Kim Lewis, Inbody’s mother, and her attorney, Tom Casey, have been seeking answers from U.S. Customs and Border Protection for months, but its internal investigation is ongoing.
“As I understand it, there were six border patrol agents out there,” Casey said. “One Joel. Why didn’t they just bum-rush the guy? Distract him and have a couple of guys come in from behind.”
Lewis said the agents were not in danger until they got too close to Inbody, who she believes was in the middle of a mental health crisis.
“If they had knocked him down and arrested him, handcuffed him and taken him to jail or to the hospital, that would be horrible, it would be awful, it would be a big hassle to take care of, but that’s not what they did,” Lewis said. “They shot him. You can’t come back from that, so there’s no reason why 4 minutes and 30 seconds after he gets out of the car, they needed to confront him in such a way that they had to know that this is how it would end.”
At one point, an agent calls out that he thought he saw Inbody holding a knife. Two closed knives were found in Inbody’s pants pocket, according to the information released with the body cam footage. The official statement from the U.S. Customs and Border Protection did not mention that Inbody was holding a knife.
Both Casey and Rodriguez said they did not see Inbody holding a knife.
But a knife is a deadly weapon, Rodriguez said, and agents should have never approached Inbody at that point if any of them believed he was armed with one.
“Is this an attempt to escalate this to deadly force without a visual?” Rodriguez said. “Or was it truly a perception that he may have been armed with a knife? That’s big to me because that changes things. If you have an individual with a knife, that’s deadly force and you would not approach him or her with a knife at hand because it could be very dangerous.”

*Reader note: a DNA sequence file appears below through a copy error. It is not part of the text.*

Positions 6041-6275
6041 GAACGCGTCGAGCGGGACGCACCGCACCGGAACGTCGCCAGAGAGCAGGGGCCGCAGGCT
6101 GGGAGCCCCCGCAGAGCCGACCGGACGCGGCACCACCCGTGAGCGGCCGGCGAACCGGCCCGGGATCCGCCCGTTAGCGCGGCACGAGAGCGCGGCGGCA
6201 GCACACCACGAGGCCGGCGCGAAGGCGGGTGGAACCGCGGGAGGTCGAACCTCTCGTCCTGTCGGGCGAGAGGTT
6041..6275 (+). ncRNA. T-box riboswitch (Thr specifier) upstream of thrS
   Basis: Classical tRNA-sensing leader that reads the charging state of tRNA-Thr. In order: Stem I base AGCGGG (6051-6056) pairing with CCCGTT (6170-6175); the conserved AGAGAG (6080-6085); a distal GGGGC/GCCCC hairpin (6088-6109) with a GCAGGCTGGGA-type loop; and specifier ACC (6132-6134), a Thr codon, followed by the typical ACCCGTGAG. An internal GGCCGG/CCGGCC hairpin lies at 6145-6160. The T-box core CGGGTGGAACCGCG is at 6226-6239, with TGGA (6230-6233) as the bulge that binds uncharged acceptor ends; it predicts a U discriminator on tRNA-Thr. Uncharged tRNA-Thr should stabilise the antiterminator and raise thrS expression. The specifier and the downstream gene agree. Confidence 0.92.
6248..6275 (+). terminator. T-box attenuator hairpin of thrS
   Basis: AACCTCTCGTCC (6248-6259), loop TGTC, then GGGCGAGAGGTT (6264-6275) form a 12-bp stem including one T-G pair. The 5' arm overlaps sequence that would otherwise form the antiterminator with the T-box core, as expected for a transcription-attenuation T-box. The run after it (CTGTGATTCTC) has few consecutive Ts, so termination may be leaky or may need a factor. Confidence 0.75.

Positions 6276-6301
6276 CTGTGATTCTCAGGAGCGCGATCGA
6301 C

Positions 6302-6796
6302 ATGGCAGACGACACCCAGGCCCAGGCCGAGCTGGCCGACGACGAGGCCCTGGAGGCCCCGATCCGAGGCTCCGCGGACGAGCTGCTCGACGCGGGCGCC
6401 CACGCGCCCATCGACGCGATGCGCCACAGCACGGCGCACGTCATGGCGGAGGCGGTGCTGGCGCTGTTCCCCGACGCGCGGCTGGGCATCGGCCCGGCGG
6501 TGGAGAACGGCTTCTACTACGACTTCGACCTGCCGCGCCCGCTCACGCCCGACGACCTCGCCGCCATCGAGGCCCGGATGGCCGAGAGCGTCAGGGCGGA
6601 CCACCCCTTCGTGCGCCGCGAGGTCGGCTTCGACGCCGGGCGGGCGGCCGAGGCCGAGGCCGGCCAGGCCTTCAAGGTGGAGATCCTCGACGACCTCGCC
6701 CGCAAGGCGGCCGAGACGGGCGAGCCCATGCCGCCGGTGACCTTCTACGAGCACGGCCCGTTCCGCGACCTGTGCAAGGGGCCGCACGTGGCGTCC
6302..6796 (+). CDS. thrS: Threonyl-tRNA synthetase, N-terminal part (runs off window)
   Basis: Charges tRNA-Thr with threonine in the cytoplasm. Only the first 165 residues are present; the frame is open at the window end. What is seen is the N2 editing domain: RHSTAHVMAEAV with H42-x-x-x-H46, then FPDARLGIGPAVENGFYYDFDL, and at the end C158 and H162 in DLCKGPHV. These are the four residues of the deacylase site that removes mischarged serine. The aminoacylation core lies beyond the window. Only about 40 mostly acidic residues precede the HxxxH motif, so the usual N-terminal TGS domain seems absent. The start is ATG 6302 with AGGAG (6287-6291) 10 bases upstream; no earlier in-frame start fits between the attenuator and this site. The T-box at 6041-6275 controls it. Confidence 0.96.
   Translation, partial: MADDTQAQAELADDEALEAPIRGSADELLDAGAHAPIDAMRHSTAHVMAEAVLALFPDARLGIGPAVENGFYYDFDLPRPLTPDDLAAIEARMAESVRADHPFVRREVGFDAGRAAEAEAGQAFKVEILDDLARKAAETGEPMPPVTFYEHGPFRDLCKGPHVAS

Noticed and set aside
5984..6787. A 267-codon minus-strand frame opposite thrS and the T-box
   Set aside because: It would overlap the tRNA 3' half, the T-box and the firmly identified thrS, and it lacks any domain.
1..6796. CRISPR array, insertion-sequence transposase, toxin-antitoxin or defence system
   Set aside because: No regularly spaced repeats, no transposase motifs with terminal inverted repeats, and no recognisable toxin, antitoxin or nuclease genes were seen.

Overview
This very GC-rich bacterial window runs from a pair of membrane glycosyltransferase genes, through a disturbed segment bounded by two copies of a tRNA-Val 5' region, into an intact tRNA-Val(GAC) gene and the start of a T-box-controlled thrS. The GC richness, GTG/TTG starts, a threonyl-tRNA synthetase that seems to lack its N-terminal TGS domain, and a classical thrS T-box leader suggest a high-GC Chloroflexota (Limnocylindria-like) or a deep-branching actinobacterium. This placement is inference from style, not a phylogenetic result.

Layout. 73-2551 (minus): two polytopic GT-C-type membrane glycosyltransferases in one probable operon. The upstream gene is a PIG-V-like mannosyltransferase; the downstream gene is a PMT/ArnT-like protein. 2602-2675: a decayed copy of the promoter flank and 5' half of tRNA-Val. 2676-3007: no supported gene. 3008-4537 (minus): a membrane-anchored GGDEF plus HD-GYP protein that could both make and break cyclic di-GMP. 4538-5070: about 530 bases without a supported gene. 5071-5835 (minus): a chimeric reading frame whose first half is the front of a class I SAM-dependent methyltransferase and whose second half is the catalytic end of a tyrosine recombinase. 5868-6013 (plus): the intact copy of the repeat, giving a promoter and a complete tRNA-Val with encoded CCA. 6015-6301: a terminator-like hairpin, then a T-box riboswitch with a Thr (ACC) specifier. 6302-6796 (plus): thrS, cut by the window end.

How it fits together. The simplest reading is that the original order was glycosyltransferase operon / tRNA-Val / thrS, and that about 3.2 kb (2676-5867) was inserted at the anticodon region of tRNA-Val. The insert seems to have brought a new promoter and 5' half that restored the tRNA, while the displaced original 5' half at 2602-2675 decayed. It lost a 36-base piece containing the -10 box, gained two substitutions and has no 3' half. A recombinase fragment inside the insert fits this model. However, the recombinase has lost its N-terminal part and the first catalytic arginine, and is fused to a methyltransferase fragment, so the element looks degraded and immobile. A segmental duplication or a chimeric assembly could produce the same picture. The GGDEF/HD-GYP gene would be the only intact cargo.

Nevertheless, an agent approached Inbody from his right side, but tripped as Inbody swung the wooden tire knocker at the agent.
That’s when three agents fired 16 rounds, striking Inbody multiple times, ending the almost hour-long pursuit.
The agency said in a prepared statement that Inbody “continued advancing toward the agent, who was now on the ground, swung the wooden club a third time and struck the agent. The driver struck the agent a second time as he stood over him and was preparing to do so again when three other agents fired their service weapons, striking the driver.”
Rodriguez said the agents had time to weigh other non-lethal options or construct a strategy to detain Inbody.
“But I think they had plenty of officers there,” he said. “They had 40 minutes to deploy individuals and resources to this location, and I just don’t think they had all the necessary equipment, especially if he was mentally incapacitated.”
“I believe this could have been avoided. … I saw an individual who wanted to walk away and what was the crime? What was the crime that caused him to lose his life? I think all of that sets bad in our stomach.”
Part 3 of the series focuses on Inbody’s mental health and how that may have complicated the incident with border agents. It is scheduled to air at 6 p.m. Wednesday, and will be accompanied by a full web article.
Luke Moretti is an award-winning investigative reporter who has been part of the News 4 team since 2002. See more of his work here.